APX, Five Diamond Certification, and policing dealer practices

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04/28/2010
csaa2 So after receiving a few CSAA-directed comments of a bilious nature after I posted my APX gets Five Diamond certified blog post, I decided to consolidate said comments and rebuttals from the CSAA here for all y'all. Of course the news I blogged Monday was that APX, a summer-model company based in Provo, Utah, and one of the largest alarm companies in the country, had gone through the vetting process and had applied for and received Five Diamond certification from the CSAA. The blog post ran with a list of companies that have chosen to go out and spend the time and money on training in order to receive the certification. I love getting comments on my blog, and it wasn't long before a couple readers voiced their displeasure that APX (a company whose dealer base has employed the door-knocking sales method) had applied for a certification for their monitoring center and that CSAA had given it to them. Steve Nutt over at IP Alarms had this to say:
Pardon me for being controversial but… I’m curious CSAA…. when going through the certification process, do you deduct points, or award extra points for the methods that companies use to 'attract' subscribers? I suggest that you use some of the money you earned from the APX certification to setup a help line to council victims of the door knockers that are traumatized on their own doorstep. As for the damage caused to the rest of us trying to earn a living in the security industry, I guess we’ll have to earn our 'bragging rights' rather than pay for them. A sad day for the CSAA.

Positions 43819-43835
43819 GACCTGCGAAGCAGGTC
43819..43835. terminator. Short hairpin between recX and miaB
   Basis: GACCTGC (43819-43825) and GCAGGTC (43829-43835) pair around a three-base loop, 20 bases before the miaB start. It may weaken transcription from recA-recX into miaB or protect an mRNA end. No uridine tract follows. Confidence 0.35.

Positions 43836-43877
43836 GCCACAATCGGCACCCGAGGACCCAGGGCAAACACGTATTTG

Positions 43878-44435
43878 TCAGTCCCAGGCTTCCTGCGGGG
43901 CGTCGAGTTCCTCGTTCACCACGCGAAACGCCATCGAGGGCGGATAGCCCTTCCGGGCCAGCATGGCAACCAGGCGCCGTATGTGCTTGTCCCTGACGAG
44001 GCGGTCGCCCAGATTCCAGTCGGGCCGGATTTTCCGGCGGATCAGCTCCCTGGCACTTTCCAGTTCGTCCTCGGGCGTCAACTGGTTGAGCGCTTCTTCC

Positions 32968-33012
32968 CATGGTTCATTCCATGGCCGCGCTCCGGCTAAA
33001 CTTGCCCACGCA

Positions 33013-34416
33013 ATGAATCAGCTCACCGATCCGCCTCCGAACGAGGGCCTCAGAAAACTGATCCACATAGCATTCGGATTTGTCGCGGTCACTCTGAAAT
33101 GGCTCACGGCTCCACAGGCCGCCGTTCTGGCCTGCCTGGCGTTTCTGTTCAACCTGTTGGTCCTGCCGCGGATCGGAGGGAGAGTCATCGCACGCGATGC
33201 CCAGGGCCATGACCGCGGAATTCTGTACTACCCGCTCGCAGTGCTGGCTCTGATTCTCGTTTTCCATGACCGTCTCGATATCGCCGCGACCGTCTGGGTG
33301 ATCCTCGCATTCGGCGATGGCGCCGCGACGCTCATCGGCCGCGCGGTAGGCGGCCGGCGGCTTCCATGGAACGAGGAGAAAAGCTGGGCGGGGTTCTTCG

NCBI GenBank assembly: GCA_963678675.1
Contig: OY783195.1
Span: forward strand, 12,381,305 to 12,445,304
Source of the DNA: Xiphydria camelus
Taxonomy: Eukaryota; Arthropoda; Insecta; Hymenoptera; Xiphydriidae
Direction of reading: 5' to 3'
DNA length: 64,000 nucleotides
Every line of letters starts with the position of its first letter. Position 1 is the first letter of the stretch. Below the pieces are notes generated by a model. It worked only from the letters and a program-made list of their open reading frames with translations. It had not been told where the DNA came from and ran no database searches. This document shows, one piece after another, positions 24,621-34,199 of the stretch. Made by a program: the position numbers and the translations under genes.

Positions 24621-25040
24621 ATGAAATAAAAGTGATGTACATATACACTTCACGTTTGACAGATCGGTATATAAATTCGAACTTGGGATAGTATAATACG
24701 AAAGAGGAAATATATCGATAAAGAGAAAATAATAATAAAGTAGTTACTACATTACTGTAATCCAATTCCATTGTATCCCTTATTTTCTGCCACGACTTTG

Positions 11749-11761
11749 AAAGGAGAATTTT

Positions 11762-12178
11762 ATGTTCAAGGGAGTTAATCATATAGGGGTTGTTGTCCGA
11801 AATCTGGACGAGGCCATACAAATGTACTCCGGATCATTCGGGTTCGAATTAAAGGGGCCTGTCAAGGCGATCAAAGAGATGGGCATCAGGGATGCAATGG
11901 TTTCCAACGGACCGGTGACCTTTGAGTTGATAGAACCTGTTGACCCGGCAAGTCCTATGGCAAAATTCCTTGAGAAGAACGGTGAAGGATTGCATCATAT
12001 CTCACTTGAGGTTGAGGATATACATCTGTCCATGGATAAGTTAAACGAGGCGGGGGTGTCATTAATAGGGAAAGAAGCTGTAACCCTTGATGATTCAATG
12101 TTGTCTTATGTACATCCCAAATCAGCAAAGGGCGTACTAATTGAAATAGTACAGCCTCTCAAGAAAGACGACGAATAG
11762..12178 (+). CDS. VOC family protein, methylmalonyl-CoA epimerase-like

Gary D over at Scientific Security also disapproved of APX's monitoring center's achievement, displaying a seemingly misplaced anger toward door knockers or perhaps an amorphous disenchantment with the industry in general. "APX CSAA certified? looks like Brinks and Protection One aren’t the only things money can buy." Five Diamond certification is monitoring-focused, not dealer-focused. CSAA is the association for monitoring centers, not dealers. Please note, ESA has issued it's door-knocking code of ethics. They sorta got the whole ethical/non-ethical thing covered, I think. I mean, it's not really CSAA's business to penalize a monitoring center for the morals (or lack thereof) of the company's dealers, is it? Five Diamond certification is about vetting a monitoring center's compliance with UL standards, vetting its operators' understanding of communications technologies, alarm processing procedures and best practices, etc... I'm pretty sure it has nothing to do with anyone's sense of right and wrong. Celia Besore, CSAA VP of marketing and programs addressed the implication that a company can buy certification, that CSAA is selling monitoring cred.
There is no fee to be certified as a CSAA Five Diamond company. Most certifications, such as ETL, UL, etc. (and others outside our industry) require a submission fee. Obviously, CSAA is not in the certification for the money since we do not charge for it--rather it takes many staff hours to process and deal with the CSAA Five Diamond process. We are in it to raise the standards and the educational levels in our industry.
Besore did admit that there was a charge to take the online operator training course, but that does not mean a company is certified Five Diamond. Anyone can take the training. I did, but I don't have a monitoring center to bring into UL compliance, so I can't really get Five Diamond certified. Anyway, I'm pretty sure that one generally pays for most online training courses. Besore argued the value of the training was measurable, regardless of whether or not a company chose to go the extra mile and meet the other requirements for certification. "We’ve had hundreds of companies that have had their operators certified. The value of the training is that hundreds of companies (Five Diamond or not) have had their operators certified by it," Besore said. "Good training is good training no matter what the ultimate use." CSAA EVP Steve Doyle addressed the purview of the Five Diamond certification process.